Continue reading “The Resurrection from the Point of View of Mary Magdalene”

The Resurrection: 2nd Century Legend? or 1st Century Factual Claim?

Silhouette of Jesus in the sunlight

Easter is just around the corner so thinking about the Christian claim that a man from Nazareth in 1st Century Palestine died and rose from the dead three days later is a timely consideration. The accounts of this event don’t read like mere story or legend. They have all the characteristics of Greek biographies that are to be considered historical accounts.

Many modern scholars accept the Gospels as part of the Greco-Roman biography genre (focusing on the similarities), while others find them uniquely Jewish (focusing on the differences). Overarching this ongoing debate is the apparent intent of the authors to assert a factual, historical narrative.[1] This is true even though they include fantastic claims of miracles and the resurrection and all of the theological statements, most of which are penned as coming from Jesus, himself.

From early to mid-19th Century, much of the biblical scholarship has leaned in a skeptical direction, and that inertia has continued robustly into the 21st Century. That scholarly trend has produced a progressive consensus that has viewed the Gospels, for instance, as 2nd Century manuscripts, written generations after Jesus lived and died, morphing the original message into something akin to legend. And, this, they say, accounts for the message of the resurrection.

This view begins with skepticism and ends with a skeptical conclusion explaining the resurrection claim by embellishment that comes with the passage of time. This was the consensus view when I studied religion in the 1970’s. But one man, wrestling with his own doubts, took the facts the skeptics would give him and pieced together an analysis that seems to nail the coffin shut on the view that the resurrection claim is a later embellishment of what the first followers of Jesus believed.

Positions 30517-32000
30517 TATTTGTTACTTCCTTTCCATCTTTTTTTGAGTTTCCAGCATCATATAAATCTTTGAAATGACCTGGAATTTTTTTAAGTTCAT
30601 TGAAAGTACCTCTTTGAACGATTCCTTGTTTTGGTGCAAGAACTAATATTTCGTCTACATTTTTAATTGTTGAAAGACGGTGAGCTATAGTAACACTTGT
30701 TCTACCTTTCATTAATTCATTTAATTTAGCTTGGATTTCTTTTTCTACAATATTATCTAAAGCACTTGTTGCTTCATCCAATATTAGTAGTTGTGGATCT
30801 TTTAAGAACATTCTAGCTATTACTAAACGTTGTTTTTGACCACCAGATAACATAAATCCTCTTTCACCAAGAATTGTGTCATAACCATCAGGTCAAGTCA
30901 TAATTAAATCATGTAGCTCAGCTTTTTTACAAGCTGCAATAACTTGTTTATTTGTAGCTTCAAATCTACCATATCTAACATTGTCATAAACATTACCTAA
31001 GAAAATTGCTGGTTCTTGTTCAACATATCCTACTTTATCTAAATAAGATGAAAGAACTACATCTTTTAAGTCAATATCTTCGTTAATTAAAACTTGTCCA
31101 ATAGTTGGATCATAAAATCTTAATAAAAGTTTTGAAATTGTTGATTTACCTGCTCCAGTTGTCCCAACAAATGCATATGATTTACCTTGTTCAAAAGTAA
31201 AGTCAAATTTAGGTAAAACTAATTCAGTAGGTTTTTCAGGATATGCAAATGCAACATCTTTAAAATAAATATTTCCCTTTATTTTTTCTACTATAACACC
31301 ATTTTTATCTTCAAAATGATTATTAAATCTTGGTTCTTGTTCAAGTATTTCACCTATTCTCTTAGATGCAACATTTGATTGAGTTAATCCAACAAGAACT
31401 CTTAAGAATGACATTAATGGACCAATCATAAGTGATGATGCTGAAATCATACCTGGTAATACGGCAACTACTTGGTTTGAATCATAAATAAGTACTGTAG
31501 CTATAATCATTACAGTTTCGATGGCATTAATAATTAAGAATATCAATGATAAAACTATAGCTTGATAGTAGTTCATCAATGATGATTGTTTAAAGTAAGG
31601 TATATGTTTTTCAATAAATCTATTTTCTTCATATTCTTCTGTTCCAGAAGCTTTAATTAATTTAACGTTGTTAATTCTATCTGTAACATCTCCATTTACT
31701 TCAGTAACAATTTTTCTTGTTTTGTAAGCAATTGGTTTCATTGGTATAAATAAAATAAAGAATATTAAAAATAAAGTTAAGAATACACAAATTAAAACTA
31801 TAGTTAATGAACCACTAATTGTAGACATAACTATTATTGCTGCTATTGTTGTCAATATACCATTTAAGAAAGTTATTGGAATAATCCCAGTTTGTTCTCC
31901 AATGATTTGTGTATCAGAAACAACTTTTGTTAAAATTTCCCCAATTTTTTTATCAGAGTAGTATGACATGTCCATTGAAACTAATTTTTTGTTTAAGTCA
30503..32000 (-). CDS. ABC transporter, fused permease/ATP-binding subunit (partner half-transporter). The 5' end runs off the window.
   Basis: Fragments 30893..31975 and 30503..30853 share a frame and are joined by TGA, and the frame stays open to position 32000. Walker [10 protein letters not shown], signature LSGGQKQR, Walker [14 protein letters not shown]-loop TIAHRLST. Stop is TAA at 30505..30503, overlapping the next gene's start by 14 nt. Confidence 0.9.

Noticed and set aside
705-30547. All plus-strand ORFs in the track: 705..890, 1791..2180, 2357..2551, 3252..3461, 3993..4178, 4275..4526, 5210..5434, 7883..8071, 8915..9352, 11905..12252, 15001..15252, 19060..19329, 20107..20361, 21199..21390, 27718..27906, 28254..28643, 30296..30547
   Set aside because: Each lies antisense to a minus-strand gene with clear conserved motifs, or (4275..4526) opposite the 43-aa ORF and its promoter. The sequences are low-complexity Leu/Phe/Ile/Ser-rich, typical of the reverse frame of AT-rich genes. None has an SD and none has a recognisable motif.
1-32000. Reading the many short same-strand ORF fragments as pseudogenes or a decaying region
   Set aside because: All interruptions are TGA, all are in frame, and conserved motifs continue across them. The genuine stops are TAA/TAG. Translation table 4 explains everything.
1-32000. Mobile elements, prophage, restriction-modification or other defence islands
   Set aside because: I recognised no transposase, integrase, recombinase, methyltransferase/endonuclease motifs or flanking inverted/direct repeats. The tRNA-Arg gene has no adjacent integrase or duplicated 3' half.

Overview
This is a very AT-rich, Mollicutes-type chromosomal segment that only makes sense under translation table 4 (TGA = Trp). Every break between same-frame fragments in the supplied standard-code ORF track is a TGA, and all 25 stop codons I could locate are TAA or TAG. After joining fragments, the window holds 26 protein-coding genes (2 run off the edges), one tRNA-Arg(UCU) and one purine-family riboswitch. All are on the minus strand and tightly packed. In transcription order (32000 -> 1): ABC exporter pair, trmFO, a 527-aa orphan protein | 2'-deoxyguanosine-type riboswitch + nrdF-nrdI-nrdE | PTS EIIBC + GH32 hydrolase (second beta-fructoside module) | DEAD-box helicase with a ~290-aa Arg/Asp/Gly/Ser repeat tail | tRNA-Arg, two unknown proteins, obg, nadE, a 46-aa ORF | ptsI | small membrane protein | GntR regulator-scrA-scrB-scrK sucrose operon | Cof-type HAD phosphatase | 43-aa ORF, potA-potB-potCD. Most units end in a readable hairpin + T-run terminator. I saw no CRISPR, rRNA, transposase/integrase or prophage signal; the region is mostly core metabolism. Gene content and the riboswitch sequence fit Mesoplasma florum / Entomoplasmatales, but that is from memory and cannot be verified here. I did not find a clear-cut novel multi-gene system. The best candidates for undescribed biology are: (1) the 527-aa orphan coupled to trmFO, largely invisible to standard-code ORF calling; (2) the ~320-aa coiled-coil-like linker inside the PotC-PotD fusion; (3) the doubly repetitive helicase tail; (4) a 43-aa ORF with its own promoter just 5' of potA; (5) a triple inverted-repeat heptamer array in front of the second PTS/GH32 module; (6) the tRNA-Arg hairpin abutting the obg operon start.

Continue reading “The Resurrection: 2nd Century Legend? or 1st Century Factual Claim?”

Evidence of the Resurrection

 (c) Can Stock Photo
(c) Can Stock Photo

The resurrection is the centerpiece of Christianity. If Jesus did not arise from the dead, everything is for naught. If He didn’t rise from the dead, he would be just a man. If he was just a man, he wasn’t even a wise man (like Ghandi or Khalil Gibran); he was a madman or a liar because no wise man is confused about his deity.

Most modern scholars accept, at a minimum, that the people who followed Jesus in the 1st Century believed that He arose from the dead and appeared to them in his body after his death. Paul wrote to the people of Corinth, recounting a list of people who had seen Jesus alive after His death on the cross, including more than five hundred (500), some of whom Paul said were still alive.

Think about that: about 35 years after Jesus died, most of more than five hundred people who claimed to see Jesus risen from the dead in his body were still alive.

This is not proof that Jesus arose from the dead, of course, but we can’t just write it off either! Continue reading “Evidence of the Resurrection”